Kingdom Class Order Family Phylum Species
Animalia Aves Suliformes Anhingidae Chordata Anhinga anhinga

Only a head that resembles a snake may be seen above the water, while a dark body swims covertly through the lake. The creature that sounds like the Loch Ness monster is actually an anhinga. This black waterbird stabs fish with its dagger-like beak while swimming underwater. They love to dwell close to the forested edges of lakes and ponds.

Anhinga Physical Characteristics

Anhinga Physical Characteristics

Anhingas, also known as snakebirds or darters, possess distinctive physical characteristics and behaviors. Here are the key features of anhingas:


  • Long Tails: Anhingas have long tails that resemble the shape of a turkey’s tail.
  • Dagger-like Bill and S-shaped Neck: They have a pointed, dagger-like bill and a long, S-shaped neck[1].
  • Flattened Body: When in flight, anhingas have a flattened appearance.
  • Plumage: Adult males have black backs and wings with silvery to white streaks. Females and immature birds have light tan heads, necks, and breasts.
  • Coloration: Legs, feet, and bills are yellowish-orange in color.

Differentiation from Cormorants:

  • Tail and Bill: Anhingas have wider and longer tails compared to cormorants. Their bills are pointed, while Cormorants have hook-tip bills.
  • Size: Anhingas are larger than cormorants, with a bill length measuring about twice the length of their head.

Unique Fishing Method:

  • Swimming and Pursuing Prey: Anhingas are excellent swimmers and rely on their webbed feet to propel themselves underwater. They pursue their prey while submerged.
  • Spearing Prey: Anhingas catch fish by rapidly stretching their necks and spearing their prey.
  • Handling and Swallowing: After catching fish, they bring them to the surface, handle them, and swallow them whole.

Absence of Uropygial Gland:

  • Unlike other waterbirds such as ducks, ospreys, and pelicans, anhingas do not possess a uropygial gland. They do not coat their feathers with oil.

These characteristics and behaviors distinguish anhingas from other birds and contribute to their unique identity in the avian world.

Anhinga has strange names

Anhinga Has Strange Names

Because of its unusual design, the Anhinga has been named “water turkey” for its tail and “snake bird” for its long neck resembling a snake when it moves through the water.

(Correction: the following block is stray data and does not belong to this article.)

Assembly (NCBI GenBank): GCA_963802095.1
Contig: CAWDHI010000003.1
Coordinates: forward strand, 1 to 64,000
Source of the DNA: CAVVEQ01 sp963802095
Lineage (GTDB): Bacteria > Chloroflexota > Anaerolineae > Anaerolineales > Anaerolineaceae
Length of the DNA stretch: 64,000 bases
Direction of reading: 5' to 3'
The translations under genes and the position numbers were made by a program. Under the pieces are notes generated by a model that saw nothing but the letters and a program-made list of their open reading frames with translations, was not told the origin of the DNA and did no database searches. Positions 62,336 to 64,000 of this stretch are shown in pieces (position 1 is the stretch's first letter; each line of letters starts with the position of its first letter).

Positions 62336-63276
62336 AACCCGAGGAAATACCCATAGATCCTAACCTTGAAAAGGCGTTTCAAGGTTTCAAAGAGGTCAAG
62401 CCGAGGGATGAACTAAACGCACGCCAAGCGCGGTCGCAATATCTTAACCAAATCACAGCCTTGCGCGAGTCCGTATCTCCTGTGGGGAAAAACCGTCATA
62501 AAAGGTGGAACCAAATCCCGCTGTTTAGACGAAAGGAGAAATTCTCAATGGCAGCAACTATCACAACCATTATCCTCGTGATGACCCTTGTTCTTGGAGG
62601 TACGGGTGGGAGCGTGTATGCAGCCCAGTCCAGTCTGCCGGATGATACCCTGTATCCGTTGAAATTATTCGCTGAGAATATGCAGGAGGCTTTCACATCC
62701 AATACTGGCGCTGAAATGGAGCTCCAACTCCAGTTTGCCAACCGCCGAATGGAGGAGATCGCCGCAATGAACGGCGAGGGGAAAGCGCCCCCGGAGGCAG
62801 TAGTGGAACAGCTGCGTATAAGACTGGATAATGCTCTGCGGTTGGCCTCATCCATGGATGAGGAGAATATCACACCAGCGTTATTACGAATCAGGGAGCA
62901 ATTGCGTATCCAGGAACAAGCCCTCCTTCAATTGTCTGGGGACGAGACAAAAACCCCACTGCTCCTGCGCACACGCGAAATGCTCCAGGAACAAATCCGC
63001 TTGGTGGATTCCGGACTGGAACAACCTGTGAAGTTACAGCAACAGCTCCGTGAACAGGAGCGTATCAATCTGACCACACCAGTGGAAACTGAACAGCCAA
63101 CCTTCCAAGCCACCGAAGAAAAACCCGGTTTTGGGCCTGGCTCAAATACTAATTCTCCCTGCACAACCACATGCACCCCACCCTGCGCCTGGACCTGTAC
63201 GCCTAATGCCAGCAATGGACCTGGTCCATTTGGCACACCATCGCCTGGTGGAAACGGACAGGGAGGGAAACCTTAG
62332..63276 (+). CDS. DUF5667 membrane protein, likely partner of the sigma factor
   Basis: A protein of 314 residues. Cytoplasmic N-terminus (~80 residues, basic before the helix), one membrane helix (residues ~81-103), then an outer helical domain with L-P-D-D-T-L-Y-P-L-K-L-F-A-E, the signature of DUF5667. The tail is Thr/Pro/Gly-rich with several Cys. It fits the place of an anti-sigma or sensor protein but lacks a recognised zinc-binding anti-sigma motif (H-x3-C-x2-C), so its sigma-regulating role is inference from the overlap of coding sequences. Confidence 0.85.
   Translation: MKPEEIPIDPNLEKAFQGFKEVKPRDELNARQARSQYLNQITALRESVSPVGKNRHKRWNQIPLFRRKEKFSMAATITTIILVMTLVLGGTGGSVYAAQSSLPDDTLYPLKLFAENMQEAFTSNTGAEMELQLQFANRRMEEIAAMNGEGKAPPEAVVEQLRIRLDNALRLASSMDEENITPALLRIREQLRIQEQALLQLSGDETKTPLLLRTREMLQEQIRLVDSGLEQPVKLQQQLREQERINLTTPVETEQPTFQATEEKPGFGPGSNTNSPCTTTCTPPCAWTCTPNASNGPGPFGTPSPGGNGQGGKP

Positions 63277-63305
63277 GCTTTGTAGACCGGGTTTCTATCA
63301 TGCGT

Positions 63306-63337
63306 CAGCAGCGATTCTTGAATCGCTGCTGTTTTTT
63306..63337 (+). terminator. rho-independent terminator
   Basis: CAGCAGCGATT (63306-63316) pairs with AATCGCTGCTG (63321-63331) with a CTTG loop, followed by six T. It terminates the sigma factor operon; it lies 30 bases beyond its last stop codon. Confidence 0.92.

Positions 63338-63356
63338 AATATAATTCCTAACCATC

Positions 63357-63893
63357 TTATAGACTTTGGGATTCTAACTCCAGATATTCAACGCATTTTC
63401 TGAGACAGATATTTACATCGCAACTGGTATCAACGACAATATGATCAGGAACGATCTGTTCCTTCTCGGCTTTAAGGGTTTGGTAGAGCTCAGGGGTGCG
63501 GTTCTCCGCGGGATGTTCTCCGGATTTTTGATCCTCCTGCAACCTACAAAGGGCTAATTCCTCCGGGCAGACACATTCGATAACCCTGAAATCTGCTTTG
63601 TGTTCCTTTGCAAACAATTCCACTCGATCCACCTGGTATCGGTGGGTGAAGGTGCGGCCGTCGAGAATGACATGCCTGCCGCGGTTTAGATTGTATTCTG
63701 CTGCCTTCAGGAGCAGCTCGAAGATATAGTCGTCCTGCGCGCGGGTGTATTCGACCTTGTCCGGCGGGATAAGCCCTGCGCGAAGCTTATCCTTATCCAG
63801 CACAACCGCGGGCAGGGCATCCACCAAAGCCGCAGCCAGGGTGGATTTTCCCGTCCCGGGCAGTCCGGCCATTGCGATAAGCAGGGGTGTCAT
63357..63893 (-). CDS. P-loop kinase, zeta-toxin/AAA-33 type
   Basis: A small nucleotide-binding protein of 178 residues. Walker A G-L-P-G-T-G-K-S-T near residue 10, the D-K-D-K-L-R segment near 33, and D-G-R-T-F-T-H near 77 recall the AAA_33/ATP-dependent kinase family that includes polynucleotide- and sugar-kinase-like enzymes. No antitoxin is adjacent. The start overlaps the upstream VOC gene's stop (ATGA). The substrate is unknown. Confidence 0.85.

Anhinga – a waterbird without waterproof feathers

Anhinga A Waterbird Without Waterproof Feathers

The Anhinga lacks waterproof feathers, unlike most waterbirds. Although that might seem like a drawback for their aquatic existence, their substantial bones and damp feathers enable them to slowly dunk their bodies under the water while discreetly stalking fish.

Anhinga – The Tupi Indians named it

Anhinga The Tupi Indians Named It

The Tupi Indians of Brazil gave the animal the name Anhinga, which they translated as “devil bird” or “evil spirit of the woods.

Anhinga – The Sky is the limit

Anhinga The Sky Is The Limit

They soar remarkably effectively for a water bird. They are regularly spotted doing so at considerable heights while sporting a striking cross-shaped silhouette.

Anhingas are less buoyant than other swimming birdsAnhingas are less buoyant than other common swimming birds like grebes or puffins. This improves the birds’ diving abilities by pursuing water prey like fish, insects, crawfish, and other tasty treats.

What Do Anhingas Eat?

What Do Anhingas Eat?

The Anhinga diet includes[¶]:

  • Agar River Prawn (Macrobrachium jelskii).
  • Livebearers (Poeciliidae)
  • Mojarra Manchada (Lepomis punctatus).
  • Blue-Fintop Minnow (Lucania goodei).
  • Goldspotted Killifish (Floridichthys carpio).
  • Chordates (Chordata)
  • Common Sunfishes (Lepomis)
  • Sailfin Molly (Poecilia latipinna).
  • Planta (Plantae)
  • Guayacón Mosquito (Gambusia affinis).
  • Achigans Et Crapets (Centrarchidae).
  • American Flagfish (Jordanella floridae).
  • Animal (Animalia)
  • Marsh Killifish (Fundulus confluentus).
  • Bluegill (Lepomis macrochirus)
  • Sargo Chopa (Archosargus probatocephalus).
  • Brown Hoplo (Hoplosternum littorale).
  • Mayan Cichlid (Mayaheros urophthalmus).
  • Golden Topminnow (Fundulus chrysotus).
  • Mozambique Mouth-Breeder (Oreochromis mossambicus).
  • Jaguar Guapote (Parachromis managuensis).
  • Cichlidés (Cichlidae)
  • Mojarra Oreja Roja (Lepomis microlophus).
  • Black Crappie (Pomoxis nigromaculatus).
  • Blue Tilapia (Oreochromis aureus).
  • Poisson Épineux (Actinopterygii)
  • Crapet Sac-À-Lait (Lepomis gulosus).
  • Nile Mouthbreeder (Oreochromis niloticus).
  • Petaca Rayada (Abudefduf saxatilis).
  • Blue Tilapias (Oreochromis)

What Eats Anhingas?

What Eats Anhingas?

Aligator Americano (Alligator mississippiensis) eat Anhinga[§].

Suggested Reading:

what do alligators eat?

What Do Alligators Eat?

Explore what do alligators eat and their diet types. Alligators are primarily carnivores feeding on prey like fish, mollusks, other reptiles, and birds.

Other Black Birds

Suggested Reading: Black Birds

Cite This Page

APA7MLA8Chicago (2023, September 26). Anhinga. Bio Explorer. "Anhinga" Bio Explorer, 26 September 2023, "Anhinga" Bio Explorer, September 26 2023.
Key References
  • [1]“Anhinga – Anhinga anhinga – NatureWorks”. Accessed June 08, 2023. Link.
  • [¶] – hurlbertlab/dietdatabaseOwre, O. T. 1975. Notes on the food of some Guyana birds. Ardea 63:146-147.
  • [¶] – hurlbertlab/dietdatabaseOwre, O. T. 1967. Adaptations for locomotion and feeding in the Anhinga and the Double-crested Cormorant. Ornithol. Monogr. 6:1-138.
  • [§] – millerse/Birds-Consumed-by-the-Invasive-Burmese-Python-Python-molurus-bivittatus-


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